Stocks gain…Undercover spy exposed…Bezos saga
SINGAPORE (AP) – World markets generally climbed Monday as traders kept a lookout for developments ahead of a new round of trade talks between American and Chinese officials in Beijing this week. Futures point to opening gains on Wall Street. Benchmark U.S. crude oil fell below $52.50 per barrel. The dollar rose against the yen and the euro.
LONDON (AP) – The Associated Press has learned that at least six individuals involved in lawsuits against an Israeli spyware company have been targeted by mysterious operatives who the six claim are trying to discredit them. Two of the individuals are cybersecurity researchers looking into the NSO Group and three are lawyers involved in lawsuits that allege that NSO sold its spyware to governments with questionable human rights records. The targets told the AP that the covert agents tried to goad them into making racist and anti-Israel remarks or revealing sensitive information.
WASHINGTON (AP) – An attorney for the head of the tabloid’s parent company says the National Enquirer committed neither extortion nor blackmail by threatening to publish intimate photos of Amazon CEO Jeff Bezos. Elkan Abromowitz, an attorney for American Media Inc. chief executive David Pecker, said on Sunday a “reliable source” well-known to Bezos and his mistress provided the story about the billionaire’s extramarital affair. Bezos has said AMI threatened to publish explicit photos of him unless he stopped investigating how the Enquirer obtained his private exchanges with his mistress.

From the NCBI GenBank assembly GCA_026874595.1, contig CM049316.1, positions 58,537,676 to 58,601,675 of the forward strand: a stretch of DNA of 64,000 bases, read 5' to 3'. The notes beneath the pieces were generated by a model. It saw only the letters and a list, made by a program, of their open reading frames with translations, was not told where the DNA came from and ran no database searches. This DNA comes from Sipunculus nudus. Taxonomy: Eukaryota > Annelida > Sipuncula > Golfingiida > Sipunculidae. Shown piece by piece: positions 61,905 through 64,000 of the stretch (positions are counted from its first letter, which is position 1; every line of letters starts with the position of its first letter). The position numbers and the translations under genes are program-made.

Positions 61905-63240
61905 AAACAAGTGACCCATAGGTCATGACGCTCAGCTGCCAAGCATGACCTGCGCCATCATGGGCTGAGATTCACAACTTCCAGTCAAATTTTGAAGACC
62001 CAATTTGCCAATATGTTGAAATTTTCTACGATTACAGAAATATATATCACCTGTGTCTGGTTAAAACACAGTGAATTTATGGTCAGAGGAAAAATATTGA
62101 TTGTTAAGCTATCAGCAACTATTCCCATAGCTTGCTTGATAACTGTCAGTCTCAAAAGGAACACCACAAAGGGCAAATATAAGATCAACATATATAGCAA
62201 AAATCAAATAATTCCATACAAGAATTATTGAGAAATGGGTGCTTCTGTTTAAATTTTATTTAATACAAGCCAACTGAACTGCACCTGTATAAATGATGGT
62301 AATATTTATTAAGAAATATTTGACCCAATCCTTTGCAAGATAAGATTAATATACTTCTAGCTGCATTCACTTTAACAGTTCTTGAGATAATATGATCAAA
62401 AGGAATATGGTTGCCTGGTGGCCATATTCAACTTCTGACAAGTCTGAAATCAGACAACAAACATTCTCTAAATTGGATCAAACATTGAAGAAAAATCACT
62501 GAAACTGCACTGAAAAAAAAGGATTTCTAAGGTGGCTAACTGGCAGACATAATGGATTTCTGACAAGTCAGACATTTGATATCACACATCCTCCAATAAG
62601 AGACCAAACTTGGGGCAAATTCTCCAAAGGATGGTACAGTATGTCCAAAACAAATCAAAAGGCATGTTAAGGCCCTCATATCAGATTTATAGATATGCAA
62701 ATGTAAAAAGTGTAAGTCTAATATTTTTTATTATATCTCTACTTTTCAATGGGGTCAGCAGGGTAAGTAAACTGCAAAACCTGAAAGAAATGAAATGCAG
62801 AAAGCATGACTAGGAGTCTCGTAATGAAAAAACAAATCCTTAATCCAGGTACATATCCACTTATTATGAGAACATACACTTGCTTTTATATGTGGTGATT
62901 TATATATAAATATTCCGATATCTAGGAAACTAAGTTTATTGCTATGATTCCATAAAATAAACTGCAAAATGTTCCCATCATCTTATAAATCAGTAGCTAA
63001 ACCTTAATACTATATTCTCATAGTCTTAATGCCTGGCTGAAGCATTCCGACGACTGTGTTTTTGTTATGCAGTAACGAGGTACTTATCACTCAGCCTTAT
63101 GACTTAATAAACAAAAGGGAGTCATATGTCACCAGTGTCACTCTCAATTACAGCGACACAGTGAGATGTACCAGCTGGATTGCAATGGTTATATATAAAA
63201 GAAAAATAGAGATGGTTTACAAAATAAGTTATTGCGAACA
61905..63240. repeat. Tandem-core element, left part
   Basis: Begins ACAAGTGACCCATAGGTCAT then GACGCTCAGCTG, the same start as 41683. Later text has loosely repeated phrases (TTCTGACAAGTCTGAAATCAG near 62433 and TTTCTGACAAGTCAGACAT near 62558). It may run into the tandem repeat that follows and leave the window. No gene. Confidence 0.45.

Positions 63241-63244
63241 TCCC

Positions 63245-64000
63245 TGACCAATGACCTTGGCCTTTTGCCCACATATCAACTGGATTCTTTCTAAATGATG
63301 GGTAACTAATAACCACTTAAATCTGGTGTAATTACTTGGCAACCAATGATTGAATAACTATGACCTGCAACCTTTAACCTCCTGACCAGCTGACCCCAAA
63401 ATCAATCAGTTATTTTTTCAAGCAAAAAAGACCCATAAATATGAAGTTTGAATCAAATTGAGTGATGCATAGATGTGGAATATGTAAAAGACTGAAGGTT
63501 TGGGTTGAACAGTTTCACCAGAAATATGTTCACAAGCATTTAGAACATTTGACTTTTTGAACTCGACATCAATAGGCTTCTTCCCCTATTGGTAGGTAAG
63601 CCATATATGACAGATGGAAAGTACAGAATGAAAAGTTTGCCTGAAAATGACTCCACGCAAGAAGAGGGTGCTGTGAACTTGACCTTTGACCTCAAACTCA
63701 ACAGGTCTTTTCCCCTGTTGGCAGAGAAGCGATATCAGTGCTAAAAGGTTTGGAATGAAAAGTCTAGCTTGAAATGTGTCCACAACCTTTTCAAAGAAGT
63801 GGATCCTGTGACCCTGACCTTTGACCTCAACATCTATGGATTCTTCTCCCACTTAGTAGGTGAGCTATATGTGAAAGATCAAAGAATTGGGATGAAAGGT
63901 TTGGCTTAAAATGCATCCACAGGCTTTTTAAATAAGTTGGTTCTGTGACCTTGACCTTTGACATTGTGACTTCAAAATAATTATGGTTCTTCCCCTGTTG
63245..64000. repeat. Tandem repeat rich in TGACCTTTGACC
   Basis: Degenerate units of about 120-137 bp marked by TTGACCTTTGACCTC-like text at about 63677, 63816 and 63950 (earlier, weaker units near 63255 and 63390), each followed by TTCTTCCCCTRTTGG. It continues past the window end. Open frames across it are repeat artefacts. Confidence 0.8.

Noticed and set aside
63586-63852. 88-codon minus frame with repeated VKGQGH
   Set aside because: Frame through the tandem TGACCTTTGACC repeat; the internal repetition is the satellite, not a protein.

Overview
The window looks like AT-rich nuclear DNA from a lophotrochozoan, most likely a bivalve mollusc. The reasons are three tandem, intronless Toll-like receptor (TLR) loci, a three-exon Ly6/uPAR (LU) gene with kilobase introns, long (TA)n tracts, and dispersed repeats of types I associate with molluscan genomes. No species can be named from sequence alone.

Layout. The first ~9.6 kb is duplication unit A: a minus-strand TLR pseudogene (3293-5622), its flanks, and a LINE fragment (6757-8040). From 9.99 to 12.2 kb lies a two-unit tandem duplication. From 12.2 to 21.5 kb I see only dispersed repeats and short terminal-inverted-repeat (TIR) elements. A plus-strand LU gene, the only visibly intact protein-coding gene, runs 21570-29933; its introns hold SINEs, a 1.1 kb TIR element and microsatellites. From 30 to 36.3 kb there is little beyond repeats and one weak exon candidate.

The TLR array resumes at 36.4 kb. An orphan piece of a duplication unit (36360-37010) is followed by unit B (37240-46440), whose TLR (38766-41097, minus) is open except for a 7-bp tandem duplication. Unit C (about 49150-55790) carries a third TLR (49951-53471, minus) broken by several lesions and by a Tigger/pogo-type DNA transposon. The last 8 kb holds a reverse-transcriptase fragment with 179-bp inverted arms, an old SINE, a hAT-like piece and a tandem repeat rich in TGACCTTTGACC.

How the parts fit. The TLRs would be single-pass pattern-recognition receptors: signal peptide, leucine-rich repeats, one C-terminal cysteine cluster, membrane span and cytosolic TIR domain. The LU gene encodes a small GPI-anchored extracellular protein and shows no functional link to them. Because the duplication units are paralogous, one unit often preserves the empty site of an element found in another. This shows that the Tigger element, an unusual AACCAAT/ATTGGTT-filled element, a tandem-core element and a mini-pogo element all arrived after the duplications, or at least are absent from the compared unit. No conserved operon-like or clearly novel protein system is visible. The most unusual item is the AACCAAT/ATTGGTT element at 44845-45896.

DENVER (AP) – Teachers in Colorado’s capital are planning to strike Monday for the first time in 25 years after failed negotiations with the school district over base pay. The teachers union and Denver Public Schools met Saturday in an attempt to reach a new contract after more than a year of negotiations, but both sides left disappointed. The Denver Classroom Teachers Association released a statement after the meeting saying the district’s proposal lacks transparency and “pushes for failed incentives for some over meaningful base salary for all.”
WASHINGTON (AP) – The government is looking at how to respond to a public push for stricter regulation of chemicals found on many fabrics, rugs and carpets, cooking pots and pans, outdoor gear, shampoo, shaving cream, makeup and even dental floss. There’s growing evidence that long-term exposure to the perfluoroalkyl and polyfluoroalkyl compounds, or PFAS, can be dangerous, even in tiny amounts. The Environmental Protection Agency is looking at how to respond to a public push for stricter regulation of the chemicals, in production since the 1940s. A decision is expected soon.